"I had to make at least $100 each session, so it was like a half hour to an hour that these sessions would come in, so these men – I remember the first time I had to exchange myself, it was – it was horrifying because the guy could have been my grandfather."
Jasmine's pimp trafficked her in Massachusetts, Connecticut and Maine, where she worked at the ill-reputed Danish Health Club in Kittery. The FBI later shut down the prostitution ring operating out of it. "It was nicer, higher clientele, more money, fancier couches – you know, we had a big screen TV to watch. You felt like you were upgraded."
She made up to $1,200 a day, but never saw a dime of it. Her pimp took it all.
"Human trafficking is a modern-day slavery," FBI special agent Russell Brown remarked in his Boston office at FBI headquarters.
Brown is a supervisory special agent at the FBI. He oversees human trafficking and child exploitation in Massachusetts, New Hampshire, Rhode Island and Maine.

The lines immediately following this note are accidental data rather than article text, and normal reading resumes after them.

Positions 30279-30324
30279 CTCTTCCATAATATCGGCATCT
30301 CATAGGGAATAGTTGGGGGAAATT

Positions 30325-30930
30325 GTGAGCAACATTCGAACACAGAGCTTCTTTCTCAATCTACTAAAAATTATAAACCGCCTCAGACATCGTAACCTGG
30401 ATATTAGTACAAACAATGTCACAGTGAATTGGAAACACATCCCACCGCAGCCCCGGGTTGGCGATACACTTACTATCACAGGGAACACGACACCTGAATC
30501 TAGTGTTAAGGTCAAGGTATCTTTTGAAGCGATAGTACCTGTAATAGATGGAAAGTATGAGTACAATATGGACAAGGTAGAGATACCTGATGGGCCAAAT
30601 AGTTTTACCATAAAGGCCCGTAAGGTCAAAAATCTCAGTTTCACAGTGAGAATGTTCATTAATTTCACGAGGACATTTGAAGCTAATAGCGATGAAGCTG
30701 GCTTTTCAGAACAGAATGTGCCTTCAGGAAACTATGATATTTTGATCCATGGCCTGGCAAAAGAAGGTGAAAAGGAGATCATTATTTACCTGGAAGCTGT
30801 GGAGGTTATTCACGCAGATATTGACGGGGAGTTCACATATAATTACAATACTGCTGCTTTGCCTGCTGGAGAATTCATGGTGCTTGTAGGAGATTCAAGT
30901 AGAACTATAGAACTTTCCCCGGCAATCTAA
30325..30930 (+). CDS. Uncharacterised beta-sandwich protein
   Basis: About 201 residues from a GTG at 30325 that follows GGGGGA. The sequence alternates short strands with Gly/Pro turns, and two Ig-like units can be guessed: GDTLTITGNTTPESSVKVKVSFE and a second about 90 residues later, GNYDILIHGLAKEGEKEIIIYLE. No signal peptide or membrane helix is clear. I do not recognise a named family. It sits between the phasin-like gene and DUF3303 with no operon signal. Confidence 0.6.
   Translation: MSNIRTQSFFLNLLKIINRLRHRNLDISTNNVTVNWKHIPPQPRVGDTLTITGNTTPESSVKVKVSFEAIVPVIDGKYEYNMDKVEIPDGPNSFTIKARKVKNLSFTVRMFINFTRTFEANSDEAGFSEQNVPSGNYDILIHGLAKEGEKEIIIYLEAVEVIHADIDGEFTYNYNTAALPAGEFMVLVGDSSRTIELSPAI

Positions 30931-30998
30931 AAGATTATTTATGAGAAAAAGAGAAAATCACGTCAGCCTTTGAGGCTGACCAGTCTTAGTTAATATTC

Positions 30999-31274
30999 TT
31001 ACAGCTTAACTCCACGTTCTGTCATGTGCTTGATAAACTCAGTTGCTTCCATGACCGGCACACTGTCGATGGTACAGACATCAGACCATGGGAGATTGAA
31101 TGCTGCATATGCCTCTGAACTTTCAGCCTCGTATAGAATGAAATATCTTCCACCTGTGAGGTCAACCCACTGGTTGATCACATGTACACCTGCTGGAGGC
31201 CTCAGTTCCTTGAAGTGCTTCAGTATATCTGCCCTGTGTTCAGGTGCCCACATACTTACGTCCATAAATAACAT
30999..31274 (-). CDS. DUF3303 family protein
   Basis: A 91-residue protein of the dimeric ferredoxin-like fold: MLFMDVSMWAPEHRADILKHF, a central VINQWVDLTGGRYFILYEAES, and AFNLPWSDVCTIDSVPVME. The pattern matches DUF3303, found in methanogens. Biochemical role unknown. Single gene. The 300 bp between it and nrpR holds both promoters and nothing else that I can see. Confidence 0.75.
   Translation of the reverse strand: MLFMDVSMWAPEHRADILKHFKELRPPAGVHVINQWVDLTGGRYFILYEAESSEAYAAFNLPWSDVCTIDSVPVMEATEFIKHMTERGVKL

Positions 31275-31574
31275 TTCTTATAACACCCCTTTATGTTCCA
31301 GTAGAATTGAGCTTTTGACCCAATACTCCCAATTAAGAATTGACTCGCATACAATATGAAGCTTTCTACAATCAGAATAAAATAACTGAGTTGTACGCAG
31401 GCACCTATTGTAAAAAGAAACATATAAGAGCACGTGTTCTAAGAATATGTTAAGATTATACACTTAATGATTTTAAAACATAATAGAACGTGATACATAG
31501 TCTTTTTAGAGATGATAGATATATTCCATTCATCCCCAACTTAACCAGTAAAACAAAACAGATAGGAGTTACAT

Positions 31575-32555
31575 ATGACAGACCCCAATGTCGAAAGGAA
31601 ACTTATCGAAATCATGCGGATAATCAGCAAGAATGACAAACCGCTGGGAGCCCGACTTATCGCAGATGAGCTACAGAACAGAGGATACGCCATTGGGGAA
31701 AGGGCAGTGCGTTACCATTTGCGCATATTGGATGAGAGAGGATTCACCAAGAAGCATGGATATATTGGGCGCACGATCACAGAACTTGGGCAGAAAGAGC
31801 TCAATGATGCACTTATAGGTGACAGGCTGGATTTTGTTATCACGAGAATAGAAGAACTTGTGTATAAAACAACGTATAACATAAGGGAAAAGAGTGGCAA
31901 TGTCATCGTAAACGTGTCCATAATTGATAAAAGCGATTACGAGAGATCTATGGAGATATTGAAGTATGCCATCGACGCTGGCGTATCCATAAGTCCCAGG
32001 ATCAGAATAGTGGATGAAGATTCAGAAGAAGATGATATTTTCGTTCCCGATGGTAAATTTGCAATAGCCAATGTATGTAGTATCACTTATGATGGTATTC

"Everywhere across the nation, the human trafficking trend has been increasing." Maine notwithstanding.
The FBI handles case after case – many with Maine ties. The headlines from various newspapers covering a variety of Maine cases read: "Three men sentenced for sex trafficking a minor;" "Boston man pleads guilty to sex trafficking;" and "Two women sentenced for roles in sex trafficking organization."
Special Agent Brown said one thing has changed the sex trade industry dramatically: "The internet opens up the world so somebody, say in the Boston area, can identify a potential person to exploit up in Maine just because they get in the same chat room. They see somebody on Facebook, they post an advertisement, 'Do you want to become a model?'"